For years, Nicaraguans seemed to tolerate the growing authoritarianism of President Daniel Ortega in exchange for stability and growth. That pact is now crumbling.
Massive protests and riots have rocked the foundations of the Sandinista government over the past week. The demonstrations were triggered by changes to the country’s social security system, but protesters have since demanded that Ortega resign and that Nicaragua’s democratic institutions be restored.
Dozens of protesters have been killed, according to human rights organizations. The United States has shut down routine operations at its embassy in Managua and pulled diplomats’ families from the country. On Saturday, a Nicaraguan journalist was shot dead in the coastal city of Bluefields while broadcasting on Facebook Live.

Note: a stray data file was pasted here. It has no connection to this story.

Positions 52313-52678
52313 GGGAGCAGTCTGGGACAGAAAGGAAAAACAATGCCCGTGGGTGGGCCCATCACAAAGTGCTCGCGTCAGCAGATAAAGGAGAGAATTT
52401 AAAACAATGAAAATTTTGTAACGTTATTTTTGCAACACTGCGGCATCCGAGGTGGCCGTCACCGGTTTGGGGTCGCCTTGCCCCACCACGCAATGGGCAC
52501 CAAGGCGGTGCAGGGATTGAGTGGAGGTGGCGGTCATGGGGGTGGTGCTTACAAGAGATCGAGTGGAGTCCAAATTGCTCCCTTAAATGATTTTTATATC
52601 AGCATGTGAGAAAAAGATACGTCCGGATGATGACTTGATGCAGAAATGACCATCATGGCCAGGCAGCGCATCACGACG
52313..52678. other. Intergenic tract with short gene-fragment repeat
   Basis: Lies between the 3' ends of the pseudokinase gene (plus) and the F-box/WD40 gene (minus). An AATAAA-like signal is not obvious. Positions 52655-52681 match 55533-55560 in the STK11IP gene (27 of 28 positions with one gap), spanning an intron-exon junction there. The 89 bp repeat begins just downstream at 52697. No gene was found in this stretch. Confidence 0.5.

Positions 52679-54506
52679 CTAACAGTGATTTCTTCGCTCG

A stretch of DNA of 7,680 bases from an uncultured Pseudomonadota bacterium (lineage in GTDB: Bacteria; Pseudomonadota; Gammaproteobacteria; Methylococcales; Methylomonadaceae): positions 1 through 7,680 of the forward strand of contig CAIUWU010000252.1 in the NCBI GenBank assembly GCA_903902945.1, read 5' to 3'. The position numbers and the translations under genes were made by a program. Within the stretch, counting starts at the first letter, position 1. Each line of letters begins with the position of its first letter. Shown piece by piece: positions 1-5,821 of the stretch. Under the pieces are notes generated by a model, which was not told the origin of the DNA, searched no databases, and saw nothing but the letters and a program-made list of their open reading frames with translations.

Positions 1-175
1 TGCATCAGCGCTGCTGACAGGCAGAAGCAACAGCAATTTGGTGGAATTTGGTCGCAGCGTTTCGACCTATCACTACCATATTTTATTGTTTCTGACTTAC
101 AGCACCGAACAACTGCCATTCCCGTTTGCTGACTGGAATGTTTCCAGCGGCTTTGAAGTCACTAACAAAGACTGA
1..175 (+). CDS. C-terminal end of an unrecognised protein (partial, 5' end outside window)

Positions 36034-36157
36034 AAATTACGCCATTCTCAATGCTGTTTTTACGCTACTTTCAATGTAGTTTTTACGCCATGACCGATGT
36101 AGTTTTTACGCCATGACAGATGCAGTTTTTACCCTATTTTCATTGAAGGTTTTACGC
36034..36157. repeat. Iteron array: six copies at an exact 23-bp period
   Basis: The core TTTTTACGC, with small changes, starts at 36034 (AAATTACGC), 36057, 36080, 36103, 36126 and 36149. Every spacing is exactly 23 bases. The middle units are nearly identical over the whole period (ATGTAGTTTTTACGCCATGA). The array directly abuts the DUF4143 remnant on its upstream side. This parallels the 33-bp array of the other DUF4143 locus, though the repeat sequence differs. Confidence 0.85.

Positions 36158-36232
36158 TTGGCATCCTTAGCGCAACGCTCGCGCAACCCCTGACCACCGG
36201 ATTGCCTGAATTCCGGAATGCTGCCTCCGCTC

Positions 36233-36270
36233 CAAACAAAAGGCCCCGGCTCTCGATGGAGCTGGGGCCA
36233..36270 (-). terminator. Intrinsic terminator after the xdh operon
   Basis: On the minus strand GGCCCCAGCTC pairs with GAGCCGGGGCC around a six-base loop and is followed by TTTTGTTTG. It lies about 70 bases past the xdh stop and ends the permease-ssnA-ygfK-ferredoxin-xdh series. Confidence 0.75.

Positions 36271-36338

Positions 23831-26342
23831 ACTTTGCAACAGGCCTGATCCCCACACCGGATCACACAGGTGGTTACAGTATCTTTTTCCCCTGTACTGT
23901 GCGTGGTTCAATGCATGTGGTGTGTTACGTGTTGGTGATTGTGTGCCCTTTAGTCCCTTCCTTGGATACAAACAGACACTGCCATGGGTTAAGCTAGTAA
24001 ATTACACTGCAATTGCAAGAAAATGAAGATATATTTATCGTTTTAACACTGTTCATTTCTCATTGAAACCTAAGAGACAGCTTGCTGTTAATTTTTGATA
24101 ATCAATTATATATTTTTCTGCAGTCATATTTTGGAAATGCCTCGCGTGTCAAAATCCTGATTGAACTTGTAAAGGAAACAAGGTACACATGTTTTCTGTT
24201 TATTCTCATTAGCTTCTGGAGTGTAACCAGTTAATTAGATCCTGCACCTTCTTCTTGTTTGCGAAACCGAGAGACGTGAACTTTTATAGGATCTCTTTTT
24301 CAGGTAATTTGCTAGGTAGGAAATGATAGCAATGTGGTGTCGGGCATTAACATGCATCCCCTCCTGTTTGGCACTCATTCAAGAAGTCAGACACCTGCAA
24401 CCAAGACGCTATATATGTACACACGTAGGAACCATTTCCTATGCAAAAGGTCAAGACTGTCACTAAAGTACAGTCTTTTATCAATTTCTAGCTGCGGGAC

This is a critical moment for Nicaragua, one in which the U.S. could play a vital role. Instead of isolating the Ortega regime, the U.S. and other countries in the region should pressure the government to undertake immediate democratic reforms. Without a clear path forward, this Nicaraguan Spring may meet the same fate of protest movements past: lasting instability, violence and even more repression.